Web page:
More than 50 pasture managers from CRT member stores across Australia caught up on the
latest pasture breeding research, product and technical innovations at an inaugural two day
National Pasture Meeting in Albury in September.
The meeting provided an invaluable opportunity for sharing ideas, knowledge and experience
between CRT personnel from geographically diverse farming regions, with support from
industry experts and product specialists.
Proceedings were kick-started with an informal dinner, where participants could touch
base with old contacts and establish new networks, followed by a two day program, which
included a field day at Heritage Seeds Research Farm at Howlong.
Presentations during the event covered pest, disease and pasture management techniques
delivered by key suppliers including Dow AgroSciences, Nufarm, Crop Care and PGG Wrightson
Heritage Seeds National Sales and Marketing Manager, Dale Skepper, was thrilled to be given
the opportunity to work with CRT to showcase the company’s investment and commitment
to research and development.
The meeting also provided an opportunity to introduce the Pasture Improvement Initiative
(PII) — an industry collaboration supported by CRT, Nufarm, Heritage Seeds, Crop Care and
PGG Wrightson Seeds, which aims to boost the productivity of Australia’s pasture and livestock
For experienced pasture agronomist Brenden Green, Roberts Limited, Tasmania, there was
enormous value in coming together with peers from across the country. “Opportunities like
this always bring a host of benefits,” Brenden said. “I was able to catch up with a broad
range of people and it is always good to brush up on product and technical developments.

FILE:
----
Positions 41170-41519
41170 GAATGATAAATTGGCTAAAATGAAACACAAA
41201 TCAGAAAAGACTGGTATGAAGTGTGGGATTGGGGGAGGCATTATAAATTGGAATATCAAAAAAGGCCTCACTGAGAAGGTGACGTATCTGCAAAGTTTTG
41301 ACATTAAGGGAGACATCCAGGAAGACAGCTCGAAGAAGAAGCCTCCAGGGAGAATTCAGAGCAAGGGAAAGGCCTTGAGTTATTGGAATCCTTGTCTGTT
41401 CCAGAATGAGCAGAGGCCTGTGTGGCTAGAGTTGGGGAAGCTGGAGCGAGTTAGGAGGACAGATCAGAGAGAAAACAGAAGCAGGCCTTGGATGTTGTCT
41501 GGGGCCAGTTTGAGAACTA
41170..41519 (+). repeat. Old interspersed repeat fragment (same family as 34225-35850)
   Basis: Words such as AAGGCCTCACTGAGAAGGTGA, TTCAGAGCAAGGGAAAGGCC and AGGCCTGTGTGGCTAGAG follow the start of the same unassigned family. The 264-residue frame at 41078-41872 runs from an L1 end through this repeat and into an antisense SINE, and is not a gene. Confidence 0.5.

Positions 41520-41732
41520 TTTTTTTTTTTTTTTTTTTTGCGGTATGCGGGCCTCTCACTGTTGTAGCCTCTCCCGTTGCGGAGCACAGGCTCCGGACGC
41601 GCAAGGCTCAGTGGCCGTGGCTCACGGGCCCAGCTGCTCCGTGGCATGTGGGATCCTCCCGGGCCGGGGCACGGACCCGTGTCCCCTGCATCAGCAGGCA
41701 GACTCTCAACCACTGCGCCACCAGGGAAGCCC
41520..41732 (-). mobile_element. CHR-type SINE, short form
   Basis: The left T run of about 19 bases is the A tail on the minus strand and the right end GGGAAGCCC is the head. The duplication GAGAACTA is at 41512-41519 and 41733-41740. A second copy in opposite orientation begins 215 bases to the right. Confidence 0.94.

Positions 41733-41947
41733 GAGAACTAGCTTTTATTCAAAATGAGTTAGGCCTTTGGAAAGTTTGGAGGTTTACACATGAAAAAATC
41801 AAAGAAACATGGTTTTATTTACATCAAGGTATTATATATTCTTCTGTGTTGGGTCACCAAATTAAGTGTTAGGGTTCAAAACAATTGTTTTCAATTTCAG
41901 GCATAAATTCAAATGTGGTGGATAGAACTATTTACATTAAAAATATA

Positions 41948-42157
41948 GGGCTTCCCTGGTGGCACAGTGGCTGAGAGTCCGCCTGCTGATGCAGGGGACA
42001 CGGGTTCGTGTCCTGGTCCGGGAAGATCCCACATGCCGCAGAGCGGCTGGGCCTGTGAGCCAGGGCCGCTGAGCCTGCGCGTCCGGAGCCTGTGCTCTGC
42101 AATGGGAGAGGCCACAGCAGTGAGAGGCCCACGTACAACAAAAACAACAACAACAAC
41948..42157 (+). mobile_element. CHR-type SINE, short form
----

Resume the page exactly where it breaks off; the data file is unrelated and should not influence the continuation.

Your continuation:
“It was great to see what is coming through the pasture breeding programs — there is
nothing better than being able to compare pasture varieties in the field, side-by-side.”
Rose Beyer, agronomist at Hoogies of Yarra Glen (VIC), revelled in meeting CRT members
from across the country. “Building a stronger professional network was a key benefit from
the meeting for me. In fact over the two days I met staff from two of our closest CRT stores
and we discussed the opportunity to increase stock efficiencies — it was an unexpected but
exciting outcome for me,’’ she said.
Bryn Rees, from Taralga Rural (NSW), found the discussion around on-farm decision making
invaluable. “Farmers are clearly hesitant to invest in pasture inputs, where the benefits are
often hard to measure — they are understandably very cost-focused — and we need to find a
way to better articulate the significant returns they can achieve through strategic investment
and ongoing management” Bryn said.
Graeme McInness, Manager, Murray Valley Rural Services, Yarrawonga (VIC) and his team
face similar challenges in terms of helping clients understand the value proposition of
investing in inputs.
Four of Graeme’s staff members, including a mix of agronomists and store managers,
attended the meeting and were positive about the program.
“We have recently set up an animal production group for our clients, with a key focus on
increasing production and profitability — so the meeting was very timely for us,’’ he said.
“The principles-based information delivered by the PII team highlighted for our staff the key
areas that drive pasture and animal production. Our agronomists can now develop a platform
to work closely with their clients and make more informed decisions to improve their bottom